The Library of Ever

The Library of Ever

by Zeno Alexander

NOOK Book(eBook)

View All Available Formats & Editions

Available on Compatible NOOK Devices and the free NOOK Apps.
WANT A NOOK?  Explore Now

Customer Reviews

Most Helpful Customer Reviews

See All Customer Reviews

The Library of Ever 4.4 out of 5 based on 0 ratings. 7 reviews.
lghiggins 29 days ago
Lenora is a rich, privileged, eleven year old, cared for by a nanny in the absence of her vacationing, neglectful parents. With a nanny absorbed by shopping and tech devices, Lenora is understandably bored, but that changes quickly when she escapes the nanny’s unwatchful eye in the LIBRARY. To her delight, she is hired to work there. What follows is a series of magical librarian adventures. With each one of them, Lenora proves her worth and advances from Fourth Assistant Apprentice Librarian up through the ranks. The adventures are fun and scary in this amazing library created by Zeno Alexander in The Library of Ever. Lenora is set on tasks by Malachi, the Chief Answerer, and she bravely confronts the Forces of Darkness who want to destroy Light in the world by destroying knowledge. The scary features are appropriate to Middle Grade readers with transporting by tubes, shrinking and unshrinking, dark caverns, holes that suddenly appear, evil men in bowler hats who can chill a room, and robots with spinning swords for arms. There are lighter moments too. Lenora becomes a cat in a diorama to rescue a lost kitten. Lenora is ever helpful, for as a librarian that is her job. Her good deeds include resettling a colony of penguins and helping a kindly robot find a lost memory. The plot moves quickly from adventure to adventure and is an appropriate length for Middle Grade readers. As an adult reader I enjoyed it too, smiling over antics and anticipating each new adventure along with each promotion for Apprentice Librarian Lenora who has always enjoyed the adventures to be found in books. I would like to extend my thanks to and to Macmillan Children’s Publishing Group for giving me the opportunity to read this book in exchange for an honest review.
Suzanne Costner 6 months ago
What is a girl to do when her parents are off on a trip to Europe and have left her in the care of a nanny who spends all her time visiting her own friends and dragging her charge along like excess luggage? Well, Lenora waits for the right moment and then makes a break for it. Being a smart girl our protagonist makes her move while they are at the library (so the nanny can check out a book to show off to her friends). As she searches for the children's section, Lenora encounters a strange arch that leads her to the ultimate library. When she is made the "fourth assistant apprentice librarian," her adventures really begin. Between helping patrons from the future, rescuing stranded penguins, finding lost kittens, and other amazing help desk assignments, Lenora encounters menacing figures in bowler hats who seem intent on preventing patrons from using the library. The head librarian, Malachi, tells her these characters are the "Forces of Darkness" and have always been around. Holding to the belief that "Knowledge is Light," Lenora does her best to fight the insidious actions of the dark. As she tells two of the figures when they point out she is just a child, "I'm also a librarian. And I'm not going to hide the truth from anyone." Lenora's research into patron queries will have readers learning about Leap Day and Leap Years, the tallest mountain in the world, the ancient Egyptian goddess Bast, and tardigrades. They will also encounter robots, beluga whales, ant colonies, and various other wonders that will spark interest in new and exciting subjects to research for themselves. This middle grade tale is a good match for fans of The Ninja Librarians by Jen Swann Downey, or readers who enjoy books about books such as Escape from Mr. Lemoncello's Library or The Book Scavenger.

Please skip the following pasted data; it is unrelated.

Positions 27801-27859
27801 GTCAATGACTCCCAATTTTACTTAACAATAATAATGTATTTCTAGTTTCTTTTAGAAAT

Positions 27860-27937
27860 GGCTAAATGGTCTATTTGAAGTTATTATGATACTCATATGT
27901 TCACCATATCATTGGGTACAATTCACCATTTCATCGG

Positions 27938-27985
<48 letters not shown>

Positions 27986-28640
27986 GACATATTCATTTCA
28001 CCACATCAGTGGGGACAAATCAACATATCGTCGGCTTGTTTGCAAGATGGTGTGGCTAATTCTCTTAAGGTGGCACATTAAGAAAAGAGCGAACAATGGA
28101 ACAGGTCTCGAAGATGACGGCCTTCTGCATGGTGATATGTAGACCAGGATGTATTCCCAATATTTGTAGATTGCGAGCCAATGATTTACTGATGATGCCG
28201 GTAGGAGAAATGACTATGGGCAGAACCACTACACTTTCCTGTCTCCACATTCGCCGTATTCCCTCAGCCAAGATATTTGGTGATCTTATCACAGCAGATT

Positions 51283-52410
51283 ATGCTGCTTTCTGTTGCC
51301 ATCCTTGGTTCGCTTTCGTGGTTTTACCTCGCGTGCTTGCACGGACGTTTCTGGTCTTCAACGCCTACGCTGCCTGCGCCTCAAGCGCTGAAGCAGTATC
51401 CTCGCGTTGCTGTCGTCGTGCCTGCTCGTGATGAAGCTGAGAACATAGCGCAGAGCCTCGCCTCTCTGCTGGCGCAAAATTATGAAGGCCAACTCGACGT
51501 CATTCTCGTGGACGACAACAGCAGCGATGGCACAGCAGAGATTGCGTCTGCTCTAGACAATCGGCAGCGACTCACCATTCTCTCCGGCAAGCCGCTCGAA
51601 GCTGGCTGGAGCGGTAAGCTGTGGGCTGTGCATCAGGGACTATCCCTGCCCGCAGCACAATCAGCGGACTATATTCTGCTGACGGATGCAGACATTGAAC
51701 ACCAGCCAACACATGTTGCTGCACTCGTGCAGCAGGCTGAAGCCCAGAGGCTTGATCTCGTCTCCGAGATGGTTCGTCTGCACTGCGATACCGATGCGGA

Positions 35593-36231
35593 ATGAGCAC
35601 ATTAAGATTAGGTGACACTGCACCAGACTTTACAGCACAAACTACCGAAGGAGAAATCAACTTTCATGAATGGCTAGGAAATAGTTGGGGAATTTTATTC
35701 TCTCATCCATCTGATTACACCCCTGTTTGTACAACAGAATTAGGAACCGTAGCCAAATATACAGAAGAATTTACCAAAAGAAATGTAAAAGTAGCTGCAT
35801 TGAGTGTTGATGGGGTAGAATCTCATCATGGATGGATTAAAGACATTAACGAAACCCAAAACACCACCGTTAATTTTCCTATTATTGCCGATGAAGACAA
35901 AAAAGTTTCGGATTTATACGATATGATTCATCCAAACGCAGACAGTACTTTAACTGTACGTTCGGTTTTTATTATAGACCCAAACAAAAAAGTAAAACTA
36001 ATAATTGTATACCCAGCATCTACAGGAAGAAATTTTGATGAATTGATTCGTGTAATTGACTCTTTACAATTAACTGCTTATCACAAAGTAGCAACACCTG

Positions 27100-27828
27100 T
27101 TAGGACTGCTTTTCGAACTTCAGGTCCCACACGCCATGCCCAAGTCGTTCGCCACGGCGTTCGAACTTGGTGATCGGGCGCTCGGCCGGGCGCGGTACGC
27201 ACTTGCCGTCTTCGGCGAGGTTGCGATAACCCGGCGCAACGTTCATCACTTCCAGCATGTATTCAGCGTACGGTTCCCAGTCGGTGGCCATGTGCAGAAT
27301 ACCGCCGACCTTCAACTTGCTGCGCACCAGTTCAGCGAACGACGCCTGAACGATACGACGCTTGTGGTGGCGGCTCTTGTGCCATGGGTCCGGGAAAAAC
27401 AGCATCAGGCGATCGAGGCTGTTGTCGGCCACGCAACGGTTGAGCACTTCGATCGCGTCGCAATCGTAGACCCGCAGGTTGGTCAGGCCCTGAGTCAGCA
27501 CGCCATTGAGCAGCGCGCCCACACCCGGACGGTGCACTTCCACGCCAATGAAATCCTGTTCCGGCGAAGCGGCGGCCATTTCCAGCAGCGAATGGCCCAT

yzermandy 6 months ago
The Library of Ever was an amazing book! It is about a girl, Lenora, and her adventure around the Library of Ever. It all starts when Lenora goes to the library with her nanny. Lenora gets bored and starts to wander around the children's section. While in the children's section she bumped heads with a small boy and a librarian with a bowler hat. The man is telling the boy he can not go into the biology section because it would ruin his thoughts, and then the story really begins. Lenora finds a door to the Library of Ever, goes in it, and her librarian adventures begin. She meets Malachi, Bendigeidfran; from Starpoint Seventeen; ants, penguins, and last but not least... ghosts! This book is a fun adventure. Most of the details were easily imaginable and makes you wonder if most libraries you can go to are like The Library of Ever (that would definitely be a cool adventure)! It was fairly fast paced and made it tough to put the book down. The one difficult thing in the book was how to pronounce some names, for example, Bendigeidfran. It might be cool to have a spot in the front or back of the book with pronunciations/phonetic spelling to help kids sound out the names, however, that really didn't hinder the appeal of the book. Overall, the book was very very good!! The book was written with good visual descriptions and is very interesting. This book should definitely be read by anyone (all ages, really). At the very end of the story it hints that Lenora will be back and hopefully it is true. There should be more books in this series so people can continue to read about Lenora's adventures!! Thank you to NetGalley, the author (Zeno Alexander), and publisher (Macmillan Publishers) for providing this advanced e-copy in exchange for an honest review.